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The occurrence of breast cancer in men compared to women differs, developing 8-10 years later in men (Fentiman et al., 2006; 2009). The association of MBC with older age may mean that reported mortality due to breast cancer, as distinct from other age-related comorbidities, may be underestimated. Furthermore, Spiers and Shaaban (2010) note that, although in western countries breast cancer rates appear to be declining, the statistics quoted refer only to female breast cancer. These authors compared the incidence of 350 current MBC diagnoses annually in the UK, with figures reported in the late 1970’s and the start of the decade. They found an increasing rate of MBC incidence in the UK comparable to that observed in the United States by Stang and Thomssen (2008). The above discussion raises the question of why male breast cancer incidence appears to be increasing in the UK?
For non BRCA 1 or 2 carriers, age is a significant risk factor for the development of MBC (Cutuli et al., 2010; Fentiman 2009). Therefore, as the proportion of people in the UK classed as old or very old continues to rise (Office of National Statistics (ONS), 2015) it could be argued that a comparable rise in the incidence of MBC can be expected. Brinton et al. (2015) investigated additional risk factors and concluded that, out of 101 MBC sufferers and 217 controls, MBC risk was increased by levels of endogenous oestradiol, although no association was found with circulating androgens. Interestingly, the risk of MBC conferred by high circulating endogenous oestradiol was consistent with that associated with postmenopausal female breast cancer, reported by Kaaks et al. (2014), Dallal et al. (2014), Falk et al. (2013) and others. Brinton et al. (2015) controlled for variables that may confer risk of MBC such as cigarette smoking but did not control for known risk factors that include BRCA 1/ 2 status, previous history of gynecomastia and diagnosis of Klinefelter syndrome.
These are significant omissions that undermine the reliability of Brinton et al.’s (2015) findings. Sufferers of Klinefelter syndrome, for example, have a high ratio of circulating oestrogens compared to androgens (Weiss et al., 2005). Given that, according to the Eunice Kennedy Shriver National Institute of Child Health and Human Development, 2016), the incidence of this condition affects 1 in 500 males, (which is higher than the incidence of MBC) it is reasonable to argue that the risk factor that contributed to MBC in Brinton at al.’s (2015) study could be attributed to this condition, and not high circulating oestradiol levels with no influence from androgens, as suggested.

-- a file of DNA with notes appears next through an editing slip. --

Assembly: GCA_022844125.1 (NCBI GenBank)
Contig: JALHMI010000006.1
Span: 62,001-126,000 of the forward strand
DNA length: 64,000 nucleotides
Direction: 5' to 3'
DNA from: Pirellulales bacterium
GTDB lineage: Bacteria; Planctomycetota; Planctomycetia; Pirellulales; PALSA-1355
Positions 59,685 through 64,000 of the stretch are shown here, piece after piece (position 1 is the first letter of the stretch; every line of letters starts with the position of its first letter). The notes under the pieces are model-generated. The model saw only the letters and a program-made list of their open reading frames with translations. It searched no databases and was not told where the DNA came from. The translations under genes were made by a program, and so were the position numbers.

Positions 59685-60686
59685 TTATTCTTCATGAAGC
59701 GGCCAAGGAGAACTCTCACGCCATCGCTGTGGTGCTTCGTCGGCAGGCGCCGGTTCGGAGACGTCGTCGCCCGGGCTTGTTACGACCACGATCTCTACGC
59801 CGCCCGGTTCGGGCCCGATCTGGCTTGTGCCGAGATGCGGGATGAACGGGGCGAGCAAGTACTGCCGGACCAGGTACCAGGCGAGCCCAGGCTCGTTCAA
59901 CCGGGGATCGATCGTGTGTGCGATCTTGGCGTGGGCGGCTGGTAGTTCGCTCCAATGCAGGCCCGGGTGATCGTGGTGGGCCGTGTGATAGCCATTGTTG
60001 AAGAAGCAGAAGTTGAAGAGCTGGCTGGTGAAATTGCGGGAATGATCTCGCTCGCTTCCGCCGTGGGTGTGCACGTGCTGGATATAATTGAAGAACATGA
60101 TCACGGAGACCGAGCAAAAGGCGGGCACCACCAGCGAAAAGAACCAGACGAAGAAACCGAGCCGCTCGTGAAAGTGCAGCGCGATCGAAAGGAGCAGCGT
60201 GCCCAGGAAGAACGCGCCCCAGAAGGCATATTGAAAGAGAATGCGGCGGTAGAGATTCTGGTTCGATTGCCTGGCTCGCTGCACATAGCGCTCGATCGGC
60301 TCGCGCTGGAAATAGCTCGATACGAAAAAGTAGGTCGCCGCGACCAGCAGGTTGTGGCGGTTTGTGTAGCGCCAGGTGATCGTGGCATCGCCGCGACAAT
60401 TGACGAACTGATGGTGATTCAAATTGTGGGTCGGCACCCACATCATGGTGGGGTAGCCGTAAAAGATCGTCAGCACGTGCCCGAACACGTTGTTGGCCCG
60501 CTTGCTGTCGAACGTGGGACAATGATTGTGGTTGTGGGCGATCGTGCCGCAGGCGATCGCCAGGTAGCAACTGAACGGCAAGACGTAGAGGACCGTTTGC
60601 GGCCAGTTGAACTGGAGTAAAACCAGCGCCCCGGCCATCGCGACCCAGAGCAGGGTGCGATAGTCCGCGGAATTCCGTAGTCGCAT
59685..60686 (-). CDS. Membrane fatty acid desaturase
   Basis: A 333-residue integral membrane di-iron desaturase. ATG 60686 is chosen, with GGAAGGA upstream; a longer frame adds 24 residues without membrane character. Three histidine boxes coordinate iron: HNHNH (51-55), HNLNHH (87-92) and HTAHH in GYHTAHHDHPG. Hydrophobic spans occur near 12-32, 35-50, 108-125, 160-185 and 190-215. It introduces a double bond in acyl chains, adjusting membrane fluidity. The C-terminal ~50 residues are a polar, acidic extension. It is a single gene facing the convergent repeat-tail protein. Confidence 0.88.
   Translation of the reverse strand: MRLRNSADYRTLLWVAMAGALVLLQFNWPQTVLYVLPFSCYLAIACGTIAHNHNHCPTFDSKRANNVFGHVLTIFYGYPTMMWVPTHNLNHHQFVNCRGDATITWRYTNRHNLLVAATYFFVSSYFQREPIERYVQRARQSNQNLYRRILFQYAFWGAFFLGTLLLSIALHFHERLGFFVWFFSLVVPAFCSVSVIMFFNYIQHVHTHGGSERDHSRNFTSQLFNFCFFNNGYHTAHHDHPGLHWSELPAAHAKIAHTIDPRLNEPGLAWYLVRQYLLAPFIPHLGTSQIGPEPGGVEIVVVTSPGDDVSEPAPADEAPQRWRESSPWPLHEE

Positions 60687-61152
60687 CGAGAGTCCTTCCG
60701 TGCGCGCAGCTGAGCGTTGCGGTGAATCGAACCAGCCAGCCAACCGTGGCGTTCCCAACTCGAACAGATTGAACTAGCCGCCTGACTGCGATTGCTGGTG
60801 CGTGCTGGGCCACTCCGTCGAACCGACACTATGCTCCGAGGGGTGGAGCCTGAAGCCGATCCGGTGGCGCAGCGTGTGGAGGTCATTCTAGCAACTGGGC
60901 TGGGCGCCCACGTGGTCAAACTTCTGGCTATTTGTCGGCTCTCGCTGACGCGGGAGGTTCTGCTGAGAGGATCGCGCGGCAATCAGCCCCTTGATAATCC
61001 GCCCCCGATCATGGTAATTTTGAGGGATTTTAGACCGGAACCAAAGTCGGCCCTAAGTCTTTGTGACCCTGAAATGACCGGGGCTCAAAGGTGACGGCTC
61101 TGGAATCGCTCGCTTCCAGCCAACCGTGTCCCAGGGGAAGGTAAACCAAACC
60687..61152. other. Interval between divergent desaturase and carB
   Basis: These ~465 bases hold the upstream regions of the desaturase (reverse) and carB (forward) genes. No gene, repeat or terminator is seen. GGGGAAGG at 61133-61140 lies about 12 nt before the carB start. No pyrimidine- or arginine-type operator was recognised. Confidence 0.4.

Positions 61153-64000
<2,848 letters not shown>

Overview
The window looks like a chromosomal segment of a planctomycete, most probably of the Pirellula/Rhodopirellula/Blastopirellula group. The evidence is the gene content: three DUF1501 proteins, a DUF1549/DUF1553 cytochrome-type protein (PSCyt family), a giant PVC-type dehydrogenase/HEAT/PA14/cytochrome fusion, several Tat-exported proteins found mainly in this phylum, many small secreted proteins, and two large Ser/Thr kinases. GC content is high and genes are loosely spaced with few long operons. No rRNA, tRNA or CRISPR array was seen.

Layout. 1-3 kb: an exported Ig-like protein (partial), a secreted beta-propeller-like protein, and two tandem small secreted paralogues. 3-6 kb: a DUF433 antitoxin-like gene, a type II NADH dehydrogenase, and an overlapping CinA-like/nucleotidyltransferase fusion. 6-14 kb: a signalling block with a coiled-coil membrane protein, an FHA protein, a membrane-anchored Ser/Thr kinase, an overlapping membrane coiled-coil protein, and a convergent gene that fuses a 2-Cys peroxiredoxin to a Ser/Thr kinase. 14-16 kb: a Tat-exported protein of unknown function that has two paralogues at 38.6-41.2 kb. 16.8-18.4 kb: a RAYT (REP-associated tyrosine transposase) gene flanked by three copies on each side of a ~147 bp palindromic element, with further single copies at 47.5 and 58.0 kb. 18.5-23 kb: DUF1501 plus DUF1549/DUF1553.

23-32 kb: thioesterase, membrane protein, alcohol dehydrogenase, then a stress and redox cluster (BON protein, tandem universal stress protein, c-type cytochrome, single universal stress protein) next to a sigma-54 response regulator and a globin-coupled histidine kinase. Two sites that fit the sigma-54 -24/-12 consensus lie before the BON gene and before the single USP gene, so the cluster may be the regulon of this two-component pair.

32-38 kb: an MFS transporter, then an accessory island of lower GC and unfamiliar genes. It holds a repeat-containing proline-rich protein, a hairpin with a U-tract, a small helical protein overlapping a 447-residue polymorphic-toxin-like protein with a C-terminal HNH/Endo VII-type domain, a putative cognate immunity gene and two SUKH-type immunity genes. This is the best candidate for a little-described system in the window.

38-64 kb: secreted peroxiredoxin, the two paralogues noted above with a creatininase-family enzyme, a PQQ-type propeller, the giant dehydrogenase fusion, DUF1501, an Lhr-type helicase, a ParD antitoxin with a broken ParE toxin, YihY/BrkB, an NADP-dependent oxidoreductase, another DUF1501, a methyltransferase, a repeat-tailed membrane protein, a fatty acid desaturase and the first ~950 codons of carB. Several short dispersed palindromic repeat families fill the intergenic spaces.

Fentiman (2009) summarises research that has associated working with hydrocarbons or in hot environments with MBC. Other studies have examined if the trend towards increased Body Mass Index (BMI) observed in populations of western countries such as the US and UK may be linked to the incidence of MBC. Brinton et al., (2008), for example, found that a BMI of more than 30 conferred a risk of MBC, but this study was based upon a small sample size and thus provided limited statistical power to substantiate the authors’ findings. A case-controlled study of 156 men diagnosed with MBC conducted by Ewertz et al., 2001 found no significant associations with parity and age at first childbirth, which is unsurprising given the gender of their sample population. These authors associated the risk of MBC with obesity and diabetes which is not supported by consensual research demonstrating that this link is unsubstantiated (Giovannucci, et al., 2010). Furthermore, Ewertz et al. found no consistent pattern in the association between cigarette smoking and MBC, which is challenged by later studies of female breast cancer. These include Dossus et al. (2013), Xue et al. (2011), Luo et al. (2011) and McCarty et al. (2009).

Achieving better habits

Using the online library sources available at Amridge University, construct a brief 2-3-page paper on achieving better habits. In your paper, be sure to address the following: 1. Discuss your personal experiences with achieving better habits; 2. Describe what the textbook and other sources suggest for achieving better habits; and 3. Suggest what changes will need to be made in someone’s life to achieve better habits. Follow the APA Publication Manual 6th Edition. If you would like, you may email me a draft before the due date, and I will evaluate it without assigning a grade so that you make adjustments before submitting it. Text Book: Franken, Robert E. Human Motivation, 6th Edition n Motivation, 6th Edition. Thomson Wadsworth (2007).



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The occurrence of breast cancer in men compared to women differs, developing 8-10 years later in men (Fentiman et al., 2006; 2009). The association of MBC with older age may mean that reported mortality due to breast cancer, as distinct from other age-related comorbidities, may be underestimated. Furthermore, Spiers and Shaaban (2010) note that, although in western countries breast cancer rates appear to be declining, the statistics quoted refer only to female breast cancer. These authors compared the incidence of 350 current MBC diagnoses annually in the UK, with figures reported in the late 1970’s and the start of the decade. They found an increasing rate of MBC incidence in the UK comparable to that observed in the United States by Stang and Thomssen (2008). The above discussion raises the question of why male breast cancer incidence appears to be increasing in the UK?